5 Effective Math Manipulatives and How to Use Them

Tip #5: Turn taking with Communication

Turn taking is part of the “hidden curriculum;” though it may not be explicitly taught, it is something that children NEED to learn. In preschool/kindergarten, turn taking will be practiced repeatedly.  Turn taking and communication is all about reciprocating. I talk and you respond; you talk and I respond. Try practicing turn taking in play. For example, if you are playing with baby dolls, first you will feed the baby doll and then your child will feed the baby doll. Remember to narrate what you are doing! This not only teaches turn taking, which is an important component of communication, it also encourages shared play and attention.

For more information check out this awesome blog:

Social Communication: What Your Child Should Know and When

What can a parent do if their child isn’t ready?

Do you think your child may struggle in a typical school classroom? Are you already feeling discouraged? Perhaps it’s time to think about a new avenue of learning. Our LEAP & eLEAP classroom will help your child love learning again.

What is eLEAP?

Our eLEAP program is designed as a structured learning center for kids who have difficulties in the area of speech and language development. The activities are designed to be fun and interactive. Children will feel like they are playing!

Our Program

Kids of this age learn best through play and interacting with peers and adults.  We start with a language enrichment circle time where skills such as letter identification, number identification, story comprehension, counting and math skills are addressed.  The session will also include more structured learning time where specific reading and math strategies can be utilized for each child’s abilities.

We utilize a visual schedule and visual prompts to help keep the children on task and make each session productive and enriching. We implement fun brain breaks in order to release some energy, encourage interaction with peers, and prepare the children for more learning.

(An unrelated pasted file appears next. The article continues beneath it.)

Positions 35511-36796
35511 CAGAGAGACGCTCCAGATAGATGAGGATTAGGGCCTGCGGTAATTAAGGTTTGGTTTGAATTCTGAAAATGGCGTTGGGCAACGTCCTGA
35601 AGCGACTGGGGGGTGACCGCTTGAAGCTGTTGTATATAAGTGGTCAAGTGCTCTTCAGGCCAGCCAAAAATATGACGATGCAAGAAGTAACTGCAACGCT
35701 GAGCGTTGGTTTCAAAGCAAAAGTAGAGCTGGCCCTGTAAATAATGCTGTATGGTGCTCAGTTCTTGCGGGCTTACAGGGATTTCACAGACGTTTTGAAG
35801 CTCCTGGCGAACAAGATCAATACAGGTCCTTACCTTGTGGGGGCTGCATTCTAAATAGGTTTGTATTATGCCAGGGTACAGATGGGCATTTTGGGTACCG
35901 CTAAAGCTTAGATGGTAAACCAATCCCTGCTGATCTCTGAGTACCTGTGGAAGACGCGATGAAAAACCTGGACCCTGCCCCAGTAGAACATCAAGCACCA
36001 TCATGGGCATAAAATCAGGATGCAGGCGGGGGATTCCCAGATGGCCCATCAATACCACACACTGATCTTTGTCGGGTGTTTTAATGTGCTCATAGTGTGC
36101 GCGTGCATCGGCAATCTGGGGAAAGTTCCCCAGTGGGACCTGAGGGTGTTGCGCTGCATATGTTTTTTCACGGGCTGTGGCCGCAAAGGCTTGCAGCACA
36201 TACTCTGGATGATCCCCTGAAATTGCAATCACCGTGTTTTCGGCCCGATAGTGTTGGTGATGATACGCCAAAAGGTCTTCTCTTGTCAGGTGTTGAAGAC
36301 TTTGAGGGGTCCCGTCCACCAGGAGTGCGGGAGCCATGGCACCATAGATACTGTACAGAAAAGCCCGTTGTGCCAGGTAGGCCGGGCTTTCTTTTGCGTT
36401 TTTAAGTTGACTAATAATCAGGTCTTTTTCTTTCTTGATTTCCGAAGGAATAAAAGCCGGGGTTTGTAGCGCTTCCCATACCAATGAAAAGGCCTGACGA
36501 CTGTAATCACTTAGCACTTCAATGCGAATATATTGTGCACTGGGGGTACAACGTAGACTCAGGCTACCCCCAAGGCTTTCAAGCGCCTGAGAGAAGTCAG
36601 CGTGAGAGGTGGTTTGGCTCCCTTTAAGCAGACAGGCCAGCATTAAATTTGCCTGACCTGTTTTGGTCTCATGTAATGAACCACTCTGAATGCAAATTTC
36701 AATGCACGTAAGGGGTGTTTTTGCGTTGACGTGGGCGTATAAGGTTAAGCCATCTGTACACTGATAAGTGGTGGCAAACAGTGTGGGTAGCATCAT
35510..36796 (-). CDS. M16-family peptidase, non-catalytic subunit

Research-proven strategies are utilized during these sessions, including the Talkies program (the pre-school version of Visualizing and Verbalizing), Seeing Stars (reading/decoding program), vowel recognition strategies, Handwriting Without Tears, 5 Point Scale for behavior and emotional regulation, PROMPT (for articulation) and more.

Skills addressed in a fun and interactive, yet structured model:

  • Letter and corresponding sound identification
  • Basic reading skills
  • Number identification and understanding what each number represents
  • Basic addition facts
  • Vocabulary expansion
  • Following directions
  • Prep and practice with attention to tasks
  • Improving interactions and communication with peers

Special thanks to our Guest Blogger, Enrichment Therapy and Learning Center!

At Enrichment Therapy and Learning Center we offer free screenings for all of our services: speech, language, writing, math, and dyslexia. We have offices in North Liberty and the Des Moines metro.

E-mail: [email protected]
North Liberty Office: 319-626-2553
Urbandale Office: 515-419-4270

Our friendly and knowledgeable staff are here to help! Please call in with any questions and we’ll assist you in any way that we can.

This is a sponsored post. ICMB was compensated for sharing this piece.  However, we love connecting our readers with people and organizations that are doing good in our community, and we think you will find this information helpful and informative!